Day Two:

The interior scenes taking place in Deluca's 1970's retro-looking office went without a hitch. Day 2 included my two biggest moments in the film, namely my face-off with Detective Miller (Bill Lake), and my confrontation with mob lynchpin William Weaver (Guy Beuller), one of the shadier, creepier, characters in Crook. Both Lake and Bueller are strong, natural actors, making our takes in their respective scenes a tight, professional experience. One of the greatest gifts in a scene is when the other actor, in the vernacular, “gives” you something back, whether a reaction, a gesture or an inflection. It's the “intangible” something that intensifies and strengthens the moment and the scene, and Lake and Beuller certainly gave me lots to work with. Another 12-hour day, and we were all certainly exhausted and spent, but it was definitely a good kind of tired!

Day Three:

My last day on set, unfortunately, happened to coincide with Ottawa's last big snowstorm of the year. Coming straight from my workplace in the St. Laurent area, it took me nearly 90 minutes to get to the industrial complex where we were shooting. This was my last day on set, and the last shoot day, so pressure to get things right the first time was fresh in everyone's mind. Tonight, we would shoot my penultimate scene, my bloody and just fate as a no-goodnik! And my anxiety in knowing that there was a crowd waiting for me to get there added a little anxiety and immediacy to my reaching the set. Once I finally arrived, I quickly changed into my wardrobe while sitting in my car and hustled to the location. So there we were – cast, crew, braving the storm, all tucked in behind an old warehouse and a portion of the OTrain track. To say it was uncomfortable in a weather-sense is a bit like saying that high-fructose corn syrup is only kind of bad for you; in other words, a bit of an understatement. With the wind chill, it was roughly minus 28 degrees that night. To be clear, it was so cold, that the Norse god Thor himself would have been like “Holy frick, it's pretty damn cold! Forsooth and whatnot.” Now granted, he'd say it in Norse or spell it out with some runes or something, but you get my point. The only thing that helped was knowing that A) We're all working on something that we love and believe in, B) At least my friends are here, and C) At least they're as cold and miserable as I am. Obviously, I get pretty mean when I get cold and am surviving only on linty pocket candy.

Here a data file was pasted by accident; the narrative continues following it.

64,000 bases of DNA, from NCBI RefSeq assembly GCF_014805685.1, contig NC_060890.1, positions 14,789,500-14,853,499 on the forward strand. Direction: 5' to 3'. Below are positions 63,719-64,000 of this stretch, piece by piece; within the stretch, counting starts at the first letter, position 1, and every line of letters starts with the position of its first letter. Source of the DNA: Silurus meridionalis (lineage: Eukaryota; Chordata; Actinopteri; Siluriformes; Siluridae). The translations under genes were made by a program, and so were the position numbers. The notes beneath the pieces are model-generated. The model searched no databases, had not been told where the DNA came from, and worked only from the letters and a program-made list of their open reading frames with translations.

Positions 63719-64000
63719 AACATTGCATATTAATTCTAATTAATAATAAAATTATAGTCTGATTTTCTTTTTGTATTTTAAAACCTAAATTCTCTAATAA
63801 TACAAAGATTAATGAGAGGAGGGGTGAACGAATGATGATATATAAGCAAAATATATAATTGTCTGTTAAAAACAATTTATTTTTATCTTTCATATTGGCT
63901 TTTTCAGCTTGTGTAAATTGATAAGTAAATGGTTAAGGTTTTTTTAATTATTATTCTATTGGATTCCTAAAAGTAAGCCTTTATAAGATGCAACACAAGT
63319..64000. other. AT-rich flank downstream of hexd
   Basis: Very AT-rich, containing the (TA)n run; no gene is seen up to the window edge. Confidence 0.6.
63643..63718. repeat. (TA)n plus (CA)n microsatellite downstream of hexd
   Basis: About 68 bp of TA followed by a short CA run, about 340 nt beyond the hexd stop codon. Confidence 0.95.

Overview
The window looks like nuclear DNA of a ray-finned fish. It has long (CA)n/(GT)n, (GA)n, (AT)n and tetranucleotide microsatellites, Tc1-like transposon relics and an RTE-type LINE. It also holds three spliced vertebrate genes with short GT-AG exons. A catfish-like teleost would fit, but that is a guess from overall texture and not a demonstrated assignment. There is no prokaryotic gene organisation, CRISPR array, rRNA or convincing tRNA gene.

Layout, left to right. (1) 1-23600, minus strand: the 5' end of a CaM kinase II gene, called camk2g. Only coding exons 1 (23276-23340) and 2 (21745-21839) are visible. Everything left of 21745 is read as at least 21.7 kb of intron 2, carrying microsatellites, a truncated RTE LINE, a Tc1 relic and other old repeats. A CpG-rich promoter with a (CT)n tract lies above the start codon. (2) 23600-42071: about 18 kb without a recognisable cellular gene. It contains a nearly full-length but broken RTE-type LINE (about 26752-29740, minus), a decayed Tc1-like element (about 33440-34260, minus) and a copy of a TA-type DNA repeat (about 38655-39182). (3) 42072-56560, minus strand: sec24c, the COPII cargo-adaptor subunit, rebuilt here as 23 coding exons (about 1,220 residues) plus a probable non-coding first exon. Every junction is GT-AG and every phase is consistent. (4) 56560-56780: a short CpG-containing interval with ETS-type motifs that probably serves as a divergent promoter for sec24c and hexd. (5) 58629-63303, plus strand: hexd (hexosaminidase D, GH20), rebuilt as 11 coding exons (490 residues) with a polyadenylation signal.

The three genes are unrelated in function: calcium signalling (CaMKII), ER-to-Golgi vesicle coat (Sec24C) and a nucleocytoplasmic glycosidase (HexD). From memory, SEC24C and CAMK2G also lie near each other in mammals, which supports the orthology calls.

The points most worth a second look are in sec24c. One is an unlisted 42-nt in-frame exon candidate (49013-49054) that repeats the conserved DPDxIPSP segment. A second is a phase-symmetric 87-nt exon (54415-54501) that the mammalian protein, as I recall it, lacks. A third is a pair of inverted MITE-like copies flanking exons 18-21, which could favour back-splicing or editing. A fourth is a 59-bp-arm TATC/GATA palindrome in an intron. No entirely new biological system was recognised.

Me and fellow head-bite victims Adam Beech, Matt Stefiuk, and Greg Wilson


But something strange and amazing happens when you spend substantial chunks of time with people, much less with friends you've known for years. When you sit in a car with someone for hours at a time, as anyone who's ever gone on a road trip can attest, things can get a little... weird. Maybe it's because you're all confined in a tight, small space, literally inches from each other; maybe it's the anxious excitement of wanting to do a good job; maybe it's that almost palpable giddiness of feeling like you're someplace you belong and doing what you love. Or maybe it's because you're dizzy from the constant release of a gas so foul that it would make a World War one vet keel over, by one of your more overly flatulent co-stars. Regardless, at one point the fatigue and goofiness take over. I have never had the kinds of conversations that I have on movie sets, outside of that environment. There's something about it that brings down your guard and pretence. And while there were some conversations that would not be appropriate to retell here, suffice it to say, the four actors in the car that night really tried to tackle life's deepest mysteries. Things like: "Seriously, what are marshmallows made of exactly?” or “How do snakes move so fast without legs?” or even “Do you think the inside of a kangaroo's pocket would be soft or sticky?” You know, the really important questions.

Now, with the amount of gunfire we let loose that night, I'm sure we gave more than one nervous neighbour or OTrain passenger some cause for concern and a bad case of the sweats. Extremely loud, sustained and repeated bursts of automatic gunfire, dozens of folks yelling, actors dressed as SWAT team members, and extremely bright lights will do that to people. It was a little like that last scene in E.T. the Extra-Terrestrial where the Government is coming to nab the little fella, but with much, much more gunfire and foul language. This was it – the face-off between my character and Beech's. The wind-up to the longest day and night of their lives, and one destined to be filled with a truckload of bullets. But high-intensity scenes like that one, with so many moving parts, stunts, people and gunfire, are tricky and delicate shots to get.